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MotoGP Portimao: Patience pays off as Bagnaia wins thrilling inaugural sprint

Ducati Lenovo’s Pecco Bagnaia has emerged triumphant in the inaugural MotoGP Sprint Race after pouncing on Jorge Martin for the lead on the final lap of a thrilling - and at times chaotic - 12 lap encounter at Portimao.

The first time a MotoGP race has been held on a Saturday, while the move by Dorna to transform each event into a double-header for 2023 has proven divisive among riders and teams, it nonetheless put on a brilliant show of no-holds barred action from the off.

In the end though it was the defending champion coming out on top, the Italian keeping his cool amid some frantic action around him to ease his way onto the rear of long-time leader Martin on the final lap and snatch the initiative when the Spaniard ran wide getting onto the power at Turn 5.


Behind the Ducati 1-2, pole sitter Marc Marquez scored a somewhat fortuitous podium in third place at the behest of Miguel Oliveira, whose error at Turn 10 on the final lap denied him a famous home podium on his debut with RNF Aprilia.

Fewer laps, more action in Sprint Race crash-fest

While Bagnaia never strayed lower than third at any stage in the race, his victory credentials only came alive in the closing stages, the Italian showing maturity to maintain his momentum amid some frantic activity around him.

From the lights it was pole sitter Marquez who got the hole-shot into Turn 1, followed up by the fast-starting Enea Bastianini from row two. However, the Italian’s keenness to squeeze past Marquez into Turn 3 instead baulked him, allowing Bagnaia and Martin to slice back ahead in second and third.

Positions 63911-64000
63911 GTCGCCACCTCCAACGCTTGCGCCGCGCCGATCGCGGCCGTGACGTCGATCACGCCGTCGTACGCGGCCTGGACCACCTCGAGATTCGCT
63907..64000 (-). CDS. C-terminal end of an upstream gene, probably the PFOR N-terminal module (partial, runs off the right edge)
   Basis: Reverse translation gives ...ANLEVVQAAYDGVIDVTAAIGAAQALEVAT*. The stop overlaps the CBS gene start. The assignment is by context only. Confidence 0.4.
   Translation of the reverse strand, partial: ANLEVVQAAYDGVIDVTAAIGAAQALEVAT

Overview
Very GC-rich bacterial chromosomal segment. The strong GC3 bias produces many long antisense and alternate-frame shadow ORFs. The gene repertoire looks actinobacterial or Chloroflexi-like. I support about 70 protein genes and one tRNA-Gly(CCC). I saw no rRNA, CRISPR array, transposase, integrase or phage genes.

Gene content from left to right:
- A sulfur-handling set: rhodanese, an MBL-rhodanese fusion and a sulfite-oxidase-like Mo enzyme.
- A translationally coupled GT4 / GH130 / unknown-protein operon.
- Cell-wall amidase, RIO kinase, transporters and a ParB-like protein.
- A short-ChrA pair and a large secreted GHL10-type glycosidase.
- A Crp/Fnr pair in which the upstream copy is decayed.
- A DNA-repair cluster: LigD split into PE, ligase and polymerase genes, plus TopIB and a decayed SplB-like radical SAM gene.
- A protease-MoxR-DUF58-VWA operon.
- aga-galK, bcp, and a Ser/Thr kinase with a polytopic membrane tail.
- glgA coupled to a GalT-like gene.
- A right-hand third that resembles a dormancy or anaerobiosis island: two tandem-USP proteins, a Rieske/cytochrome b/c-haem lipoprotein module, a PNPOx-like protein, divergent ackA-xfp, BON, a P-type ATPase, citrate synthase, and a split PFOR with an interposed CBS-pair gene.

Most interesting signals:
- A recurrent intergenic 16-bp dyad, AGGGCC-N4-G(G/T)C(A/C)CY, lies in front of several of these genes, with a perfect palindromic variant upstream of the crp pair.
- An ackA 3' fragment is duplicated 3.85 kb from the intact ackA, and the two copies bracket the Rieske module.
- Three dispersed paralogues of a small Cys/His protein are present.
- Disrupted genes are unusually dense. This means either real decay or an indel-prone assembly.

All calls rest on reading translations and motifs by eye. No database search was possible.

Having benefited from his infamous towing tactics in qualifying, Marquez looked vulnerable coming back onto the home straight for the first time, with Bagnaia and Martin both using the strength of the Ducati GP23’s power to scythe through on the run to Turn 1.

Further back, meanwhile, Oliveira was past Bastianini for fourth, dragging Jack Miller with him at Turn 3. Prompting a loss of momentum for Bastianini uphill into Turn 4 and onto Turn 5, he found himself swamped under braking for the left-hander.

However, as Luca Marini dipped into the bend, he lost the front of his VR46 Ducati, taking a hapless Bastianini with him. Even worse, the impact led to an awkward semi-high side for Bastianini, the change of direction slapping him hard into the ground on his shoulder.

Clearly in discomfort as marshals ran to his aid, Bastianini was taken to the medical centre for checks, with an early diagnosis revealing a right scapula fracture.

Marini and Bastianini were not the only riders to be eliminated early on either, with Augusto Fernandez the first to retire on his debut to compound a woeful weekend so far for the rebranded GasGas Tech 3 Racing team, while VR46 Racing’s day ended on lap three with an off for Marco Bezzecchi.


Elsewhere, Joan Mir’s first outing with Repsol Honda came to a sticky end on lap one, the Spaniard’s attempt to slither up the inside of Fabio Quartararo pitching him into a low-side at Turn 12. Despite Mir washing out into the side of Quartararo, the Yamaha rider stayed upright but dropped to last as he untangled himself from the downed Honda.

Bagnaia bides time for late sprint charge

Back at the front, Martin wrestled the lead from Bagnaia at the start of lap four, the Spaniard - who many predict will be a significant threat in the Sprint Races this year - quickly attempting to put some air between himself and the competition.